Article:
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Asda cuts petrol prices by 2p per litre amid oil war

Asda has cut the price of petrol and diesel by 2p per litre. (Nick Ansell/PA Images via Getty Images)

Asda has cut the price of petrol and diesel by 2p per litre (ppl) amid an oil war between Saudi Arabia and Russia which led to stock markets and oil prices tumbling across the globe.

Prices at Asda filling stations will fall to a maximum of 114.7ppl for petrol and 116.7ppl for diesel, its lowest prices since November 2017, according to the retailer.

The supermarket giant has dropped fuel prices by up to 11ppl since January this year.

Asda senior fuel buyer Dave Tyrer said: “Once again we’re pleased to be passing on wholesale cost reductions to customers.

“It will be a welcomed boost, especially to diesel drivers who are seeing some of the lowest fuel prices since 2017.”

Read more: BP, Shell and Saudi Aramco among oil stocks smoked by falling prices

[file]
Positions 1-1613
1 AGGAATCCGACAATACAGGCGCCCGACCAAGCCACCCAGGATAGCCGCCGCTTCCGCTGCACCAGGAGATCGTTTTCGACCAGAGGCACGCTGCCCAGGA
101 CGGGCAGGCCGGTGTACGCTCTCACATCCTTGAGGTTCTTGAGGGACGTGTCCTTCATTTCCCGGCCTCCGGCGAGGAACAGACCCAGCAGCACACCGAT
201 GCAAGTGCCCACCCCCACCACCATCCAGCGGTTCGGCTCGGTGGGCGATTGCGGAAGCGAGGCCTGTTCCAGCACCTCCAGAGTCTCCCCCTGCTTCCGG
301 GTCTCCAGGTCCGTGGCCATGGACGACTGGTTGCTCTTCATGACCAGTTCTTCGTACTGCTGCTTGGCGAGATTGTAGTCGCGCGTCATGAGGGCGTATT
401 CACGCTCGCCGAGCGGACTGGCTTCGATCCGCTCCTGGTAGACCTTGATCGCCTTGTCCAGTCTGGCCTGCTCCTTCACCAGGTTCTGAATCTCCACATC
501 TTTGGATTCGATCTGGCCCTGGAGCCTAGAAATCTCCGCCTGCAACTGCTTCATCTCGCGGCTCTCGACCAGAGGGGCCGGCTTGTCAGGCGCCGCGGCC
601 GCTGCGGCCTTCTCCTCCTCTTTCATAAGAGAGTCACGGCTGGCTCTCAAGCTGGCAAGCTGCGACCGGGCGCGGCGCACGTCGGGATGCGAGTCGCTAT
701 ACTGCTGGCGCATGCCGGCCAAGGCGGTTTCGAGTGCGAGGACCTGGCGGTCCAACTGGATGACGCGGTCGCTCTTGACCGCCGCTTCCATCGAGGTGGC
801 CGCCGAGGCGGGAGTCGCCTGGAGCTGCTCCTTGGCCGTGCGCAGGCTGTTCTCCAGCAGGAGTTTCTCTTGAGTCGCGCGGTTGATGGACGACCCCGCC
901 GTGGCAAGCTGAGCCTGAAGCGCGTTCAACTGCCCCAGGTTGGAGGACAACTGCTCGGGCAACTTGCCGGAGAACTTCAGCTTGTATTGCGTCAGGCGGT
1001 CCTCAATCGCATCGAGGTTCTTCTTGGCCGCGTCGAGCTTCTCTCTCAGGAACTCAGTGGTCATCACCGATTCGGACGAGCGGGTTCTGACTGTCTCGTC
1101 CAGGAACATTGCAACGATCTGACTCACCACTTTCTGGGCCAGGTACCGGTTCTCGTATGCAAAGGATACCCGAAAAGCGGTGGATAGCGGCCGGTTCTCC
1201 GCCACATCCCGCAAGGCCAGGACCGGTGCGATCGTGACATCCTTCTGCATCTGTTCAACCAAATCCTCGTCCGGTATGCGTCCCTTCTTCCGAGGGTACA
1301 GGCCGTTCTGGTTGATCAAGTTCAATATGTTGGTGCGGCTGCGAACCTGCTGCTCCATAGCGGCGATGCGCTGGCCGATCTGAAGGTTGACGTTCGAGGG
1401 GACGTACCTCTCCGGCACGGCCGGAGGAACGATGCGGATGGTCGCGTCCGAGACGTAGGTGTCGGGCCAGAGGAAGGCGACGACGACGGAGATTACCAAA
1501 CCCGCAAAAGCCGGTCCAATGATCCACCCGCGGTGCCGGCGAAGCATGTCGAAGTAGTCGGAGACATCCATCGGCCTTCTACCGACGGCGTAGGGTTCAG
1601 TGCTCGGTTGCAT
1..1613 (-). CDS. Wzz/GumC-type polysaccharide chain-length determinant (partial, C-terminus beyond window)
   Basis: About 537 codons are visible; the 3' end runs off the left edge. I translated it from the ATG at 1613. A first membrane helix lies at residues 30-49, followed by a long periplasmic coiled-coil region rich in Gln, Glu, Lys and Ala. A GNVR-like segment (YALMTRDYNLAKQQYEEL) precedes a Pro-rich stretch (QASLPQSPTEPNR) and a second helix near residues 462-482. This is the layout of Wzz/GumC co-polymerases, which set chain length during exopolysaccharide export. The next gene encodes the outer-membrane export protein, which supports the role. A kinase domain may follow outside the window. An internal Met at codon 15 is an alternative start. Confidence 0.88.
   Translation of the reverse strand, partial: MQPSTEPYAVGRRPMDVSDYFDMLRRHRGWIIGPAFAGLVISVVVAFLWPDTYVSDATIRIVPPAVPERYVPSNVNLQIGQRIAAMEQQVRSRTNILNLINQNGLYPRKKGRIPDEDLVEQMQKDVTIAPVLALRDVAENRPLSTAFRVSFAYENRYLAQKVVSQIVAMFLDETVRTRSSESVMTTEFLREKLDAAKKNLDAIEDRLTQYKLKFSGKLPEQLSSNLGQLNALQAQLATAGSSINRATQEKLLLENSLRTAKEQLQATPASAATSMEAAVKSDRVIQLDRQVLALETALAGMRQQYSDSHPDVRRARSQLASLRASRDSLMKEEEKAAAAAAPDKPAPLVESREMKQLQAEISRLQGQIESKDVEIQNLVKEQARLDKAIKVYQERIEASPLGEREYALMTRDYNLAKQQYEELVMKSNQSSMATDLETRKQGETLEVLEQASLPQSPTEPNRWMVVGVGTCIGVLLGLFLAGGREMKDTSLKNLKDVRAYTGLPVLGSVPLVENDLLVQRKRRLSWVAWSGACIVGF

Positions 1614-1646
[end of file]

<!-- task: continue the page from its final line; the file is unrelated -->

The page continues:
AA fuel price spokesman Luke Bosdet said: “For the past two years, UK drivers have had to endure petrol averaging 125p a litre — 15p a litre higher than during the lows of 2015 and 2016.

“Now, at last, some real financial relief will flow from the pumps.

“However, there is currently a 6p, soon to be an 8p, gap between the UK average price of petrol and what competitive supermarkets like Asda charge for it.

“That’s a more than £4-a-tank difference between forecourts that have their customers’ interests at heart and those that don’t.”

With investors already dealing with a decline in demand due to coronavirus, crude oil prices fell by as much as 30% on Monday after Saudi Arabia slashed its export oil prices and moved towards a price war with Russia after the two sides failed to agree to supply targets — wiping billions off oil companies’ share prices.

The move sent the price of a barrel of Brent Crude down 30% initially on Monday, before settling at around 20% down on a day earlier, to just 36.1 dollars a barrel.

Read more: Oil dives 30% as Saudi Arabia starts price war

“The spat between oil producers echoes the oil price crash in 2015, when £1-a-litre fuel returned to UK petrol stations,” said Bosdet.

“There is still a long way to go and the chances of another major collapse in forecourt prices will depend on how long the oil price plunge continues and how quickly UK retailers take to pass on savings.”

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